Movie Reveiws of ANY DAY NOW and THE INVISIBLE WAR by Howard CasnerPosted: December 25, 2012 | Author: Donald | Filed under: Uncategorized | Tags: Alan Cumming, Any Day Now, Ashley Prikryl, Ayse Arf, GarretDilahunt, George Arthur Bloom, Kriby Dick, Samantha Kuester, The Invisible War, Travis Fine | Leave a comment »
If Any Day Now, the new film starring Alan (The Good Wife) Cumming and Garret (Raising Hope) Dilahunt, were made in the 1930’s or 40’s, it would have starred some movie star couple like Irene Dunne and Cary Grant. I suppose this means that times have really changed because Any Day Now is about a gay couple in the 1970’s who try to adopt a mentally handicapped teenager. Can’t get much more Irene Dunne and Cary Grant than that.
The movie is very well made. It’s been created with a lot of love and care by writer George Arthur Bloom and Travis Fine, who also directed. You’ll laugh, you’ll cry. It’s one of those movies that is usually described as working very well on its own terms. It would be carping to complain. However, though it does work on its own terms, I can’t say it does any more than that.
Cumming is the female impersonator who gives closeted D.A. Dilahunt a blow job in his car and the next thing you know, they’re moving in together (well, it’s a little more complicated than that, but it is one of the fastest courtships I’ve ever seen—a case of premature engagement, I suppose). Problems occur when Cumming’s next door neighbor, a drug addicted party girl, gets arrested and leaves her mentally handicapped son at home alone (no Macauley Culkin jokes allowed). Cumming wants to adopt him and Dilahunt uses his legal expertise to help. Melodrama and homophobia ensue.
Cumming plays his role as if his career depended on it. He’s fine, but a tad over the top with a somewhat outrageous accent that is a bit more camp than his Carmen Miranda outfit. The movie almost feels as if it was written for him since the writers found a way to have him non lip sync a few torch songs in male drag along the way (the same thing was done for James Darren in The Guns of Navarone, but it’s much more convincing here). Dilahunt, perhaps, is the more effective of the two in the quieter role as the lover who is overwhelmed by his new life. In the end, when all is said and done, it’s one of those movies where opposites meet and change each other for the better: Cumming helps Dilahunt become a proud gay man and Dilahunt helps Cumming become a proud non-drag queen gay man (i.e., one helps the other become less uptight, the other helps the other become more uptight).
Though the acting is first rate, I think the true stars are Samantha Kuester as the costume designer and Ayse Arf and Ashley Prikryl as the art and set directors. The 1970’s were one of the worst periods for male fashion and Kuester is not only not ashamed to be true to it in all its bland glory, she almost revels in the wide lapels and flared bottoms. Arf and Prikryl give the same attention to detail in the furniture and props. All in all, a painful, but enjoyable, reminder of ghosts of Christmas past.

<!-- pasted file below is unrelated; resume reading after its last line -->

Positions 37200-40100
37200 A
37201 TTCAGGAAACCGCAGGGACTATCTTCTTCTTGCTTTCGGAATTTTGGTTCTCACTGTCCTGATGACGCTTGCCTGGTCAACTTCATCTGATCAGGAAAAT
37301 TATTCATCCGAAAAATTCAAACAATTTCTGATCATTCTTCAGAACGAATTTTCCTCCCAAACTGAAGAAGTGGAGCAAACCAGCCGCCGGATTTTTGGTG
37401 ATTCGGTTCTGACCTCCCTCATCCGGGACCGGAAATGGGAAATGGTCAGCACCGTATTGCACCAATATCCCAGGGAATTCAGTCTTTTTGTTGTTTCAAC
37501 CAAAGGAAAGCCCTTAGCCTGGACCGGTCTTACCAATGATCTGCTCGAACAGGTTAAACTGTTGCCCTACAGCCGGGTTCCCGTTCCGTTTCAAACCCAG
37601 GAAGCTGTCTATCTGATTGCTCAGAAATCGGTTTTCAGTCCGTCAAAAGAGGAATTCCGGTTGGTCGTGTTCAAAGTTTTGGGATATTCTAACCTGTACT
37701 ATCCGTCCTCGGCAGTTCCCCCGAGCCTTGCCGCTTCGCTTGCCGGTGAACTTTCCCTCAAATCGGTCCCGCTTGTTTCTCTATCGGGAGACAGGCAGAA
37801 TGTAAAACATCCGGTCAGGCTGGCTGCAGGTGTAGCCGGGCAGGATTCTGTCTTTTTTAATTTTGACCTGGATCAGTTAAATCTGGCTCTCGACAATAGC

The Invisible War is the new documentary by writer/director Kirby Dick. It’s about rape in the military and it’s devastating. No, it’s more than that. It’s a Kafkaesque nightmare of Charles Dickens proportion. Women (and men) are raped while serving their country and then find almost no way to prosecute their attackers because their commanding officers don’t have the experience to handle it; they come up against officers who think that the person was asking for it; they find the system is rigged against them; they’re prosecuted themselves and discharged for committing adultery; and/or their commanding officer is the attacker. The movie consists mainly of a series of passionate and painful interviews of the ones attacked backed up by experts in the field. Occasionally, the filmmakers venture outside this world and talk to the ones in charge. These last are a series of tone deaf talking heads who define the word “disconnect” (you see people like this all the time on the news—politicians and lobbyists who never respond to the questions asked, but recite a series of talking points).
There was one somewhat false note. When the issue of men raping men is raised, the filmmakers are lightning quick to make sure the audience knows this doesn’t say anything about being gay, because the rapist really isn’t gay, he’s just after power over others. But times have changed. There are good gay men and bad gay men and it’s time for us to accept that. I don’t need the kind of protection the filmmakers are offering here and, in fact, I find it a little condescending.
But beyond that, see this movie.